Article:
Every Mormon takes two years out of his life for full time missionary service around the world before settling down to raise a family. Why can’t we do this? If we did, we’d fulfill the Great Commission in no time. Instead, we come up with excuses for not evangelizing–it’s not my calling, I’m a silent witness, I’m too busy. We find fault with every method of witnessing and every evangelism ministry.

One of the main reasons we have a hard time witnessing is fear– fear of rejection by others. Nobody likes being rejected and when we preach the Gospel some people will be offended and reject us. Rather than admit this, we come up with other excuses for not witnessing. We need to overcome this fear, but we never will unless we are first convinced that we must witness for the Lord in order to be obedient to Him. We all love to claim the promises of God, but how many of us claim 2 Timothy 3:12, “All that will live godly in Christ Jesus shall suffer persecution”?

We all know that God has a plan for our lives, but many of us don’t realize that Satan also has a plan for our lives. The first part of his plan is to keep us from getting saved. Having failed in this, Satan’s second purpose is to keep us from witnessing to others. He does this through two means: 1. He makes us feel unworthy to witness because of our own sins. 2. He gives us a variety of excuses for not witnessing.

It is time that we stop listening to the enemy’s lies and commit ourselves to obey the Great Commission of our Lord. I believe each of us should be witnessing for Christ in our everyday lives. But I believe each of us should also be involved in some kind of organized evangelistic activity on a regular basis–door-to-door, on the streets, at nursing homes, prisons, juvenile halls, etc. I pray when the Holy Spirit leads me, but I also discipline myself to set a regular time aside for prayer. I fellowship with other Christians when God brings me in contact with them, but I also set aside regular times for Christian fellowship. I witness whenever I am led by the Holy Spirit, but I also set aside regular times for witnessing.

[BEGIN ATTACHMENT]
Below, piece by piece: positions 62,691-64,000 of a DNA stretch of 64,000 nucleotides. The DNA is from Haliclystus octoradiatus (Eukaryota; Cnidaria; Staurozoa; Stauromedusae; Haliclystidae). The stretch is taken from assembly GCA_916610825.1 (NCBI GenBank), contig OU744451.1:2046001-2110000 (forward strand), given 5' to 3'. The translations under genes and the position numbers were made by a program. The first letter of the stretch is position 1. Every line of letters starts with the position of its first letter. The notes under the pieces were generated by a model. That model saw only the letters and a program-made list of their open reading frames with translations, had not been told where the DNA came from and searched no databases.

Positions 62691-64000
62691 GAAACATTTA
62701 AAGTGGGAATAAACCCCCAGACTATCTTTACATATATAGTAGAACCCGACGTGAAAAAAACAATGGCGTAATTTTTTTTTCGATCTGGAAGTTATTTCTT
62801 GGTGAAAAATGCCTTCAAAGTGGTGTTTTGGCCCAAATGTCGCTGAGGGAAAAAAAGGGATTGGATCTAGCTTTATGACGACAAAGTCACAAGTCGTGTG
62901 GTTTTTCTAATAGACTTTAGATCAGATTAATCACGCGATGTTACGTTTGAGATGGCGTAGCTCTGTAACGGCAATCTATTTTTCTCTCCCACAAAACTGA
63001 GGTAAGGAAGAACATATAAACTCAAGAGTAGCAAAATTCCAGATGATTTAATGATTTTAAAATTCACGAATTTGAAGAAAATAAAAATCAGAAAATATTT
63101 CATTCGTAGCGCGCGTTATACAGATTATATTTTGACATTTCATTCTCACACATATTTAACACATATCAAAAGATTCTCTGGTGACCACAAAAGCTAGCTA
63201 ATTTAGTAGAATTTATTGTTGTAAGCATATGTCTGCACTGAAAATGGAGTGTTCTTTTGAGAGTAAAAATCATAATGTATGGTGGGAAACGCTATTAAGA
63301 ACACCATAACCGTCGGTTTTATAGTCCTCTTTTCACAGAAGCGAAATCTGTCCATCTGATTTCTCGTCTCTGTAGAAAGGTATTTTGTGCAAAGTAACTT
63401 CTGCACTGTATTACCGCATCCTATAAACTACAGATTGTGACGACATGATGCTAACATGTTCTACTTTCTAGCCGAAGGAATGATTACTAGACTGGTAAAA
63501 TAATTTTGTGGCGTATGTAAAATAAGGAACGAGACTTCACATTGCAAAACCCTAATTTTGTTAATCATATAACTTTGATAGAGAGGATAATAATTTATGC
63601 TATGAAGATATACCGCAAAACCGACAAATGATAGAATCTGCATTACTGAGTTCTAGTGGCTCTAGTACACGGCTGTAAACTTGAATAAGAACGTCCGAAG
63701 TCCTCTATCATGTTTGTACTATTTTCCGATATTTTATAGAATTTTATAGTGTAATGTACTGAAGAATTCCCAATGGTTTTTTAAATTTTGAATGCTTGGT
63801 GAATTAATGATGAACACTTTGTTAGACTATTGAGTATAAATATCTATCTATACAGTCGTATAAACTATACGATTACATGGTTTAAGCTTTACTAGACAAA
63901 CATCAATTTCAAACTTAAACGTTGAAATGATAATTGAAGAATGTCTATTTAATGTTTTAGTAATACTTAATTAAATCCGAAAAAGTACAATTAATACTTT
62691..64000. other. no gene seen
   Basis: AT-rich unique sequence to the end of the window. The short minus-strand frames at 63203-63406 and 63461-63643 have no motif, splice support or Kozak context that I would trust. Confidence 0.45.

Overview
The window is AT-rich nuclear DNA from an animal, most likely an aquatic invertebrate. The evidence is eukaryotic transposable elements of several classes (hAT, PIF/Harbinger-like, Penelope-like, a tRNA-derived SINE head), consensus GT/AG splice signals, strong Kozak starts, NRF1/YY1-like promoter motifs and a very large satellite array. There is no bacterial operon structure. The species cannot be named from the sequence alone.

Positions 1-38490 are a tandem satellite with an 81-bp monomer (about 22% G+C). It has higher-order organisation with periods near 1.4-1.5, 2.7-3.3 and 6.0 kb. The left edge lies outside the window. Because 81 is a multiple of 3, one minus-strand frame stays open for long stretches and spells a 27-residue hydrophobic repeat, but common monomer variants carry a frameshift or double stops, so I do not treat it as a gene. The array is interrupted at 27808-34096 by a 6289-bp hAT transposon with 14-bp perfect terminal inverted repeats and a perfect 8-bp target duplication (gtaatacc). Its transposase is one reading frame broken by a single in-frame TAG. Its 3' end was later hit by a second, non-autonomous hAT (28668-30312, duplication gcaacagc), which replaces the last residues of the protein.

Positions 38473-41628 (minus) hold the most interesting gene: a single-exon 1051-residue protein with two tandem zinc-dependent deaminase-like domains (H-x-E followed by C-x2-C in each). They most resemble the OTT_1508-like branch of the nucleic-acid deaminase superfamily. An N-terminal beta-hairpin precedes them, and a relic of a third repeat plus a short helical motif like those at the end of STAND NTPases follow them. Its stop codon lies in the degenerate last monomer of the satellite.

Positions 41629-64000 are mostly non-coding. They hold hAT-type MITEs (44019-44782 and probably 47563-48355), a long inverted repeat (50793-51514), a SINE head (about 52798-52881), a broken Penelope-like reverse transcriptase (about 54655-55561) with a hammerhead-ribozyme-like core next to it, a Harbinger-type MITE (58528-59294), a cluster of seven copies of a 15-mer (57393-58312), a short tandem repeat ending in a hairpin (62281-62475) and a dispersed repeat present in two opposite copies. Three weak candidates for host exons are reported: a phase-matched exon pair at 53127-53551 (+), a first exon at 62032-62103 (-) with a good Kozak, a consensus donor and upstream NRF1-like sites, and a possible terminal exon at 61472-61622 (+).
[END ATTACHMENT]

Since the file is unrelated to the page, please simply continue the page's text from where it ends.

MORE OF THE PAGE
I would challenge each of you to commit at least a few hours a month to some kind of organized evangelism outreach, in addition to whatever witnessing you do in your everyday life. Instead of looking for reasons for being excused from such outreaches, we should instead be dedicating ourselves anew to reaching this lost world by every possible means. I also encourage you to share this teaching with your pastor. I believe that the responsibility of each Christian to witness needs to be taught from every pulpit.

On the Streets


On Fri. Sept. 12 we witnessed at 16th St. and Valencia. Tim Moon played music that night. Mike and Phil witnessed for an hour to Neal, who sells flowers out of his truck. They shared the gospel with him, and he took a New Testament. Eddie and Amos witnessed to a young man who called himself “Brother.” He was a skeptic, but was receptive to the gospel. They told him to go home and ask God to reveal Himself to him. Dave witnessed to Emerson, who is part-owner of a new ice cream store that is across the street from where we set up. Dave told him, “I want you to talk to Jesus tonight.” Some police came by later that night. They did not shut us down, but asked up to turn down our amplifier.